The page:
Ruth Orme-Johnson | Jan 12, 2017 | 0
Building Family Engagement with “Cultural Brokering”
Ishimaru, A.M., Torres, K.E., Salvador, J.E., Lott, J, II., & Tran, C. (2016). Reinforcing deficit, journeying toward equity: Cultural brokering in family engagement initiatives. American Educational Research Journal, 53(4), 850-882. doi: 10.3102/0002831216657178
What is the study about?
Parent-engagement efforts in schools often discount the cultural resources of minority families. This study explored the roles and actions of individuals hired by schools to increase parent engagement through “cultural brokering”.
|Cultural brokering: may take the form of helping families translate and rehearse the behaviors & communication styles of the dominant culture, providing access to institutionally based networks, & integrating the cultural values & resources of families & community members into the school environment.|
What did they find?
Most cultural brokers attempted to socialize families into dominant school-centric norms and agendas but rarely addressed power dynamics between families and schools or leveraged opportunities for schools to learn from families.
Only one study site was successful in engaging parents. Success was attributed to 2 factors:
1. Formal leadership actions: Changing hiring requirements to allow people with cultural, linguistic or other relevant experience to be hired in these roles, adjusting budgets to allow for childcare and transportation at parent events, and involving the broker in strategic planning and decision making.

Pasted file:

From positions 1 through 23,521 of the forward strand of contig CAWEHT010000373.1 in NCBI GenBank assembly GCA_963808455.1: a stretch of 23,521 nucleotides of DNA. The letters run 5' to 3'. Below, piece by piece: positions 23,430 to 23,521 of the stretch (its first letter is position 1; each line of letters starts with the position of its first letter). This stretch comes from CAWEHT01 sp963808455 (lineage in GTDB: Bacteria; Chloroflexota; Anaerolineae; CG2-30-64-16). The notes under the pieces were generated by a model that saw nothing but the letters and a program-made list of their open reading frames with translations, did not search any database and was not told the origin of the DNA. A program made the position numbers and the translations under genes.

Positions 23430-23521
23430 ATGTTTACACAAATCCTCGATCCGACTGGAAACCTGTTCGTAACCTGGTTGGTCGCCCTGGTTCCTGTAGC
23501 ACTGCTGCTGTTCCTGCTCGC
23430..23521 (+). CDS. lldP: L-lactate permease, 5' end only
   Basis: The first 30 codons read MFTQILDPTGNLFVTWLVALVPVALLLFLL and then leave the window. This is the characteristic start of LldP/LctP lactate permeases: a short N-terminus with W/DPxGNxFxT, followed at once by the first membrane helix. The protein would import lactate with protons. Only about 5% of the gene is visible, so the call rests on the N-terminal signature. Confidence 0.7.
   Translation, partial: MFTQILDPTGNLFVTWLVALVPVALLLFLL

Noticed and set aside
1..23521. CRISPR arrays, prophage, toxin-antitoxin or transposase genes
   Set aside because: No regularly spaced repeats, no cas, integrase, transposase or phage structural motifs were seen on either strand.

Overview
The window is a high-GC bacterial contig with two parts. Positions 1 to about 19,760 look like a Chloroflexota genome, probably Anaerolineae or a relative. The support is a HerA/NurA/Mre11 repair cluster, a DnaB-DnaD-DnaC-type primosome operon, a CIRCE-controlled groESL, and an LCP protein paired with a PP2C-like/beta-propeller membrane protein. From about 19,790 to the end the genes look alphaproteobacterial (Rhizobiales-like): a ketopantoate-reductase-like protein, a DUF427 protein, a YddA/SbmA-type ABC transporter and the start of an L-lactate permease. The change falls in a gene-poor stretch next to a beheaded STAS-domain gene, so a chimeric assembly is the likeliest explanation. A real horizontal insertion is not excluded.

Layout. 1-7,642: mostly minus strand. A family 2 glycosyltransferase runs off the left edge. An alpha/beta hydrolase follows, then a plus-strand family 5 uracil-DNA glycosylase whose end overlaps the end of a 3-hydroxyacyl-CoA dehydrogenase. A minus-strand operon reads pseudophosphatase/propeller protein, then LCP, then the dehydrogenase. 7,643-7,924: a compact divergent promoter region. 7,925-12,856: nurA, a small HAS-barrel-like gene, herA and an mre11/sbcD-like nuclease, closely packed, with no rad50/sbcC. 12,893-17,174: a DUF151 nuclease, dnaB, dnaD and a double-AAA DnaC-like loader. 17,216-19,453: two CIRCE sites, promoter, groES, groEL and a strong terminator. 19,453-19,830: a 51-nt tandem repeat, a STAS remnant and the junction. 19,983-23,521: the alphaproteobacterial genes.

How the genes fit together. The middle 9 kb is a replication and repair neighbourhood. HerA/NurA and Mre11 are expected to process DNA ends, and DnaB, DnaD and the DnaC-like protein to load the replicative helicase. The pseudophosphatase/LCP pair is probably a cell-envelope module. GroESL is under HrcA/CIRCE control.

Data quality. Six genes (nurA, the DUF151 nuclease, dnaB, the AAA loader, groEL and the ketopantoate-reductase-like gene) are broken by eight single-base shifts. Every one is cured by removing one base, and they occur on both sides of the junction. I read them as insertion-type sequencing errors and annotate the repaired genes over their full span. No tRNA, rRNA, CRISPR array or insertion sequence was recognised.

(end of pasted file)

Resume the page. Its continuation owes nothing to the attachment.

2. Autonomy for brokers: Autonomy in their roles allowed brokers to provide services that were responsive to family identified priorities rather than school-determined goals and priorities.
Successful brokers were able to…
1. Create welcoming school climates: Greet parents with smiles and hugs, create space for families to interact and work together, encourage parents to join discussions/activities, and involve families in strategic planning and decision making.
2. Foster relationships between families: Create opportunities for them to engage with each other and work toward shared goals, and link families of the same culture or language for culturally specific support.
3. Foster engagement in the broader community context: Schedule activities in neutral contexts so educators join families rather than families joining the cultural activities of the school (i.e. community-based family field trips & events to help other families in the community).
|Why is it important?|
Current efforts to engage families of non-dominant cultures are failing because they fail to engage families as partners!
Schools must view families as experts on their own children, culture, community, and needs.
Schools must recognize the strengths of other cultures and learn how to build reciprocal relationships that engage families in decision making.
What can School Social Workers Do?
1. School Social Workers are uniquely trained and skilled to be driving these efforts.
2. Share your expertise in cultural brokering with your schools and advocate for it to be part of your role.
3. Use the results of this study to advocate for changing the way your schools attempt to engage families.
How was the study done?
The authors used a comparative case study approach to examine people in cultural broker roles across 3 sites in a western metropolitan region that had all struggled in engaging parents from non-dominant cultures. Researchers collected data through interviews with school staff, administrators, and community leaders; focus groups with parents and family liaisons/cultural brokers; and observations of parent activities, planning meetings, staff trainings, and other school and community events.